But Braddock’s right is now accompanied by a longshoreman’s left and a proud man’s need to provide for his family. As Braddock later says in an interview, “Now I know what I’m fighting for.” His win over Griffin puts him on a course to meet champion Max Baer, who has already killed two boxers by “dislocating their brains.”
The fight scenes are gritty and exciting, often seen from Crowe’s blurred perspective as he lopes around the ring and grins through his mouthguard. But Crowe and the movie’s writers Akiva Goldman and Cliff Hollingsworth commendably and tenderly make Braddock into a family man who is a fighter, not a fighter with a family.
In between fights, Crowe shares surprising, sweet, funny moments with all three children and Mae—bright spots in lives lived just blocks from the bread line and mere miles from Hooverville. Crowe and Zellweger share moments of love, heat and desperation born from a shared fight for their family. Zellweger, one of few actresses who takes the time and energy to nail any accent she’s handed, gives humor and vigor to what could have been a bland, stand-by-your-man routine. Instead of sacrificing the female character to make a statement about the lack of women’s rights, as many period films do, “Cinderella Man” gives Zellweger a chance to be a complex and powerful woman without shortchanging history.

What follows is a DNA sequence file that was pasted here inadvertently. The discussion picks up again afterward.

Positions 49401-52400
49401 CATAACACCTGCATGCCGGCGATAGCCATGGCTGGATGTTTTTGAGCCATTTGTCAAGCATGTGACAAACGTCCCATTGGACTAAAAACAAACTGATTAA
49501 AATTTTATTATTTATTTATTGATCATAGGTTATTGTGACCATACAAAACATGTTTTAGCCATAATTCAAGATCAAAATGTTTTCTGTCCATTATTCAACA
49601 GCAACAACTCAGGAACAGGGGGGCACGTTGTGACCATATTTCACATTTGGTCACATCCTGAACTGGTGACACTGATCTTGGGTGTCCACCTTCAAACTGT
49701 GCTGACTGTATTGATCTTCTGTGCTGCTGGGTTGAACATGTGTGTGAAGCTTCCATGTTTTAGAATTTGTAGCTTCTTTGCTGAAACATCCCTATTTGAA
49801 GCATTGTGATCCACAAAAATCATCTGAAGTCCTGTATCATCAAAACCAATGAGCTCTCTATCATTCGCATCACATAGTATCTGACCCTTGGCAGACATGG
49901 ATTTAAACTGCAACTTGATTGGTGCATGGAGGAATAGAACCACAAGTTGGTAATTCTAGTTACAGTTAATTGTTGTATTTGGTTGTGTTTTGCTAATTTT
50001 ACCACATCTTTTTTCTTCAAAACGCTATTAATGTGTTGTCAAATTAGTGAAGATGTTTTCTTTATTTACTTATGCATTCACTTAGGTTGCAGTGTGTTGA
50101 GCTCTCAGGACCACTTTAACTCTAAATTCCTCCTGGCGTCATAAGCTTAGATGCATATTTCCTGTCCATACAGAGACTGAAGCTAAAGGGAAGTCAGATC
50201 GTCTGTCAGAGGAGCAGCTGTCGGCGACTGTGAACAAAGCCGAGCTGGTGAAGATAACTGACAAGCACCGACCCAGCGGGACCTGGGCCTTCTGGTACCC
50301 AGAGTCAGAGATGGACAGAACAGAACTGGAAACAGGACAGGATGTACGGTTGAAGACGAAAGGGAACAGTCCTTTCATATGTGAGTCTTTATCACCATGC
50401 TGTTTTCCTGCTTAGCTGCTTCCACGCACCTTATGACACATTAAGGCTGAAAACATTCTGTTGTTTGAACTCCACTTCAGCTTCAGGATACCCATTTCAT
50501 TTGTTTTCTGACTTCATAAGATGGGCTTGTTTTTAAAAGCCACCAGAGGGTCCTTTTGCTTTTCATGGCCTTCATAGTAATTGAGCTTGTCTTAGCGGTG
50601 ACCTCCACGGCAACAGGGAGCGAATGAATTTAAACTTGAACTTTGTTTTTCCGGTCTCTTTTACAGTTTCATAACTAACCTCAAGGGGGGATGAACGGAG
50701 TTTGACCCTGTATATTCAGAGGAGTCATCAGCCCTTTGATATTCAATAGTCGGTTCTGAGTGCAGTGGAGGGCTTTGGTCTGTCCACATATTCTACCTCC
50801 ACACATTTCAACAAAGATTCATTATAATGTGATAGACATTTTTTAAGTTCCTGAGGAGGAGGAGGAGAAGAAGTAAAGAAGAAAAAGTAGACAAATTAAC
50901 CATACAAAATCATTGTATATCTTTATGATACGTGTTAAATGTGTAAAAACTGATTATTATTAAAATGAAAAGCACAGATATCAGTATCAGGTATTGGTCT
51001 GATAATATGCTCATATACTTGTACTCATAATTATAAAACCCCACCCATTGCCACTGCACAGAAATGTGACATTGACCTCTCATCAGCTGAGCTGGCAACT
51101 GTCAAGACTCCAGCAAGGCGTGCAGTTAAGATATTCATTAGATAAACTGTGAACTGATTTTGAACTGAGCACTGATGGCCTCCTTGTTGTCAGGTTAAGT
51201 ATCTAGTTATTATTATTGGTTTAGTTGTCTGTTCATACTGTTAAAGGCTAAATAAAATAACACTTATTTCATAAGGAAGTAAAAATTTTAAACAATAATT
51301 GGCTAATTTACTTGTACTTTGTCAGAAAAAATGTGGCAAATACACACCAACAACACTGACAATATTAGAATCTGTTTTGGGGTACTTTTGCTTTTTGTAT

The bare lightbulbs, dirty snow, and patched clothing paint a vivid picture of 1930s America. You can hear the bleachers creak at Madison Square Garden and almost taste the hash Braddock eats as his pre-bout meal.
This story has been told before—an underdog athlete who embodies the hopes and dreams of a down-on-its-luck community in an unlikely bid for an unlikely championship. But James J. Braddock lived it—the American sports story. And he earned the right to have the story told again, this time for him, and told well. “Cinderella Man” does that.